"In addition, I believe we need to be clear with respect to the area of foreign issuers and their coverage under the bill's broad definitions. While foreign issuers can be listed and traded in the U.S. if they agree to conform to [generally accepted accounting principles in the United States] and New York Stock Exchange rules, the [Commission] historically has permitted the home country of the issuer to implement corporate governance standards. Foreign issuers are not part of the current problems being seen in the U.S. capital markets, and I do not believe it was the intent of the conferees to export U.S. standards, disregarding the sovereignty of other countries as well as their regulators."
Construing Sec. 302 of the Sarbanes-Oxley Act strongly indicates that in fact the provision was never meant to be applicable to foreign private issuers. Sec 302(a) of the Act specifies that the certification requirement is to apply to "each company filing periodic reports under section 13(c) or 15(d) of the Securities Exchange Act". As such, the provision appears prima facie to cover foreign private issuers which file such reports. However, Sec. 302(a) should be read in the light of Section 302(b) and the legislative history underlying the Act. Sec. 302(b) deals with the concern that U.S. companies will reincorporate outside the United States in order to evade the certification requirements. On its face, it assumes that reincorporating outside the United States would in fact relieve the company of some or all of the requirements of Section 302(a). Were Section 302(a) read to apply identically to domestic and foreign private issuers, there would have been no reason for Congress to include Section 302(b) to prevent domestic issuers from circumventing the rules.
The Commission has traditionally refrained from imposing undue burdens on foreign private issuers, duplicating or being inconsistent with requirements already imposed by their respective home jurisdictions. This emerges e.g. from the following examples:
We urge the Commission to adhere to this policy and are positive, that in the given situation, where there are strong indications (based on the wording of relevant provisions of the Act and on statements made in the Senate) that Congress did not intend to cover foreign private issuers by Sec. 302, the Commission has the necessary discretionary power to do so. Foreign private issuers that listed their securities on a U.S. Stock Exchange in the past never expected (and neither had to expect) that all of a sudden their executives would become subject to provisions in the field of certification of financial reports, conflicting with the provisions in their home jurisdiction.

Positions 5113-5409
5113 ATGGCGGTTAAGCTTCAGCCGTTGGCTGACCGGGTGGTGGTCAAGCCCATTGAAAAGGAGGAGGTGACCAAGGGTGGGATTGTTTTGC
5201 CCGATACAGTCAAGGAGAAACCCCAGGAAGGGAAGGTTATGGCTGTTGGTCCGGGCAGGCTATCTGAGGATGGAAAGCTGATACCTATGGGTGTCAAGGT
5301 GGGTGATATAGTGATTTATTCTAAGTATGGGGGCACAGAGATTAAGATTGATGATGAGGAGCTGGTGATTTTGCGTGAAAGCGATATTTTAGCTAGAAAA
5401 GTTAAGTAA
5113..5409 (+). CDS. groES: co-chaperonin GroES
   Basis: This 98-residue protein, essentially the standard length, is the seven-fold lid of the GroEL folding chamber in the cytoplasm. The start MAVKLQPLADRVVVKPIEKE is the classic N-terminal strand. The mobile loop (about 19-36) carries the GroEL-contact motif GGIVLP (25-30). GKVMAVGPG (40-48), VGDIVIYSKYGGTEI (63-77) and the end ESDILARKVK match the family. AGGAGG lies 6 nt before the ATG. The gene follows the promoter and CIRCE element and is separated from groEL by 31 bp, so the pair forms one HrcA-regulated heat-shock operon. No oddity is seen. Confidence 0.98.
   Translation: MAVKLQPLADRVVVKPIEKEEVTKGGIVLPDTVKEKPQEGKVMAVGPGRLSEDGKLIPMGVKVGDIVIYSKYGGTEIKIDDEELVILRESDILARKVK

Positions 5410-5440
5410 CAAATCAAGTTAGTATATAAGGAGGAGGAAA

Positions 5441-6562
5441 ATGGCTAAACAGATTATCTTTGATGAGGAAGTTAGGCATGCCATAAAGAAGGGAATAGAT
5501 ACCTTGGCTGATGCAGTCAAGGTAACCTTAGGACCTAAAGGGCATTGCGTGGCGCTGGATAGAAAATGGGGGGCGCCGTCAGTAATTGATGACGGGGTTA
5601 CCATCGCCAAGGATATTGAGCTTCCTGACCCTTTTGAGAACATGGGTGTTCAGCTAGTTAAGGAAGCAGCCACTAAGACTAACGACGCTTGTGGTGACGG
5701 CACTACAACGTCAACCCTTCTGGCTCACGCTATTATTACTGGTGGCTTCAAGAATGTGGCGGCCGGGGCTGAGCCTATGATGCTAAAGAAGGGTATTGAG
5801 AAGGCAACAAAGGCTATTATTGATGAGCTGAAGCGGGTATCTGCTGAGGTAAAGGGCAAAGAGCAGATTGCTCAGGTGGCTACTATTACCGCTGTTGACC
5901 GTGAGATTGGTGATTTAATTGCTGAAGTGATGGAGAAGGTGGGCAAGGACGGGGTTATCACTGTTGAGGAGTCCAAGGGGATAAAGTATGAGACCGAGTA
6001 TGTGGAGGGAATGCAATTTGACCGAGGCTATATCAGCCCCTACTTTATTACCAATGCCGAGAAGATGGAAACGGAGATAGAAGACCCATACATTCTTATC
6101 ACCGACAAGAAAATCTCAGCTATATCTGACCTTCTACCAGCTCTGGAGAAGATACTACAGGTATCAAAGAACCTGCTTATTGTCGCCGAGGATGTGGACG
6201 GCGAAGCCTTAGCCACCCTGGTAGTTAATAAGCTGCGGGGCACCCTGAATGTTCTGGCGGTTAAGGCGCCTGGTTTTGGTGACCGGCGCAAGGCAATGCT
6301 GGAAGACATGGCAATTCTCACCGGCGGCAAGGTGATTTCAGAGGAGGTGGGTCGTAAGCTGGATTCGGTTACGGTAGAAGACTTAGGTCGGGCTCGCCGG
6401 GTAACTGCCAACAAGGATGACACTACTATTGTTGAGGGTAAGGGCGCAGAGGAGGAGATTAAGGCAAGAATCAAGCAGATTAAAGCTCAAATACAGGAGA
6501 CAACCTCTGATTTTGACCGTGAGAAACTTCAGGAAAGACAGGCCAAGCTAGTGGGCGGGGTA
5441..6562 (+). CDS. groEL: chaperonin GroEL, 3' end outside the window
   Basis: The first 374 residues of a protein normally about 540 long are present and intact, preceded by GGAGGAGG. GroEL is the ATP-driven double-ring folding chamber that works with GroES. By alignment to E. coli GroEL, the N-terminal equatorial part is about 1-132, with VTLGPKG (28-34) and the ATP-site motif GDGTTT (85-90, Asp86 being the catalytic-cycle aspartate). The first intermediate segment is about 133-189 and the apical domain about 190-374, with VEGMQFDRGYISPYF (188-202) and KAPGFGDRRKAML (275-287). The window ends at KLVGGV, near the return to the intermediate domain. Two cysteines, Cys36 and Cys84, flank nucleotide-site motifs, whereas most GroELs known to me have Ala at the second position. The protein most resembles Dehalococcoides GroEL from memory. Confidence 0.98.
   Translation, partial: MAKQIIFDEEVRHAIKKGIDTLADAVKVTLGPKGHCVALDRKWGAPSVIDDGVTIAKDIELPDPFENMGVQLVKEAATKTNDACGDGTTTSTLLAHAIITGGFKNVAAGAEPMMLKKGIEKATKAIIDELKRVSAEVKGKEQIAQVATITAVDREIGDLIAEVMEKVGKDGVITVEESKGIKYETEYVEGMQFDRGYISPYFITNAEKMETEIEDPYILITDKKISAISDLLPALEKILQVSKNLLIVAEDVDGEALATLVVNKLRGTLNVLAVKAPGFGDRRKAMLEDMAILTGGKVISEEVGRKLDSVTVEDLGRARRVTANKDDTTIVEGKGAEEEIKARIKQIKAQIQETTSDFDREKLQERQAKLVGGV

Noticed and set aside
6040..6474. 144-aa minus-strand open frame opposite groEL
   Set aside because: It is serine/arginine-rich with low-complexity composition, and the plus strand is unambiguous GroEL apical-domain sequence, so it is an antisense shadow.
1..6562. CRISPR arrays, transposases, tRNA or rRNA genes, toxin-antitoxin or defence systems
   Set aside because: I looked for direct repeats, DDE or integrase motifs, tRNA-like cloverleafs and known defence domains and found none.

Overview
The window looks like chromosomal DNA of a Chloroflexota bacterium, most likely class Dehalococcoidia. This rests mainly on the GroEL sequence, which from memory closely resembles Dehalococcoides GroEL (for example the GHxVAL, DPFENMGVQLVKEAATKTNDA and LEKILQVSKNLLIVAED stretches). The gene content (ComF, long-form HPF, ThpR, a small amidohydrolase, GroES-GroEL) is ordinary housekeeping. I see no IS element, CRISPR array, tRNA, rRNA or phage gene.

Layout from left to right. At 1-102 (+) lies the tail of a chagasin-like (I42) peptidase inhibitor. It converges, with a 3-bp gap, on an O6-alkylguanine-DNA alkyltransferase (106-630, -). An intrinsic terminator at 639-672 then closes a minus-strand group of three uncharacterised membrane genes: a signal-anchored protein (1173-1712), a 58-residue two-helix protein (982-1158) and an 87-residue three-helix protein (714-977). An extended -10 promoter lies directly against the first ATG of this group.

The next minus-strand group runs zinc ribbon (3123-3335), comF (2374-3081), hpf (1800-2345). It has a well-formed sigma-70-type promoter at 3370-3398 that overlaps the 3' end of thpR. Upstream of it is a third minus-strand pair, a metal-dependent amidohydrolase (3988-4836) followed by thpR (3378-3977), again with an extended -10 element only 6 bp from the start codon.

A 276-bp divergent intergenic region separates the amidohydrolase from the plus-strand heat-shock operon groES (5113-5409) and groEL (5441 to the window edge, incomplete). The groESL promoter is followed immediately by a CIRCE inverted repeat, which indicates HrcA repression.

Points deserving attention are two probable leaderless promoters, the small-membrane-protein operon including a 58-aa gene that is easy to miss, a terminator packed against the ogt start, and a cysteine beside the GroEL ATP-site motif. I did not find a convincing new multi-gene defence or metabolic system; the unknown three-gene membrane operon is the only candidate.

Foreign private issuers have in the past been required to include in their U.S. disclosure documents descriptions regarding their internal governance procedures and the legal regimes under which they operate and explanations to what extent the procedures and regimes differ from those that apply to U.S. issuers. Such additional disclosure has provided U.S. investors with the information they needed to make an informed decision about investing in the securities of foreign issuers, while at the same time assuring U.S. investors that the laws of the home jurisdiction of the foreign private issuer provide for adequate control in view of securing their interests. We consider that this approach could equally be pursued with respect to the issue at stake.
The question whether foreign private issuers are covered by the Sarbanes-Oxley Act, might arise with respect to further provisions of the Act. For the same reasons as stated above, we urge the Commission to exempt foreign private issuers in all those cases, where the respective decision is in its competence.
Thanking you again for the opportunity to participate in the consultation procedure, we remain
I N D U S T R I E - H O L D I N G
Dr. Arnold Knechtle, Director
Christian Stiefel, Legal Counsel
|1|| See e.g. Article 152 of the Swiss Penal Code:
False Statements relating to businesses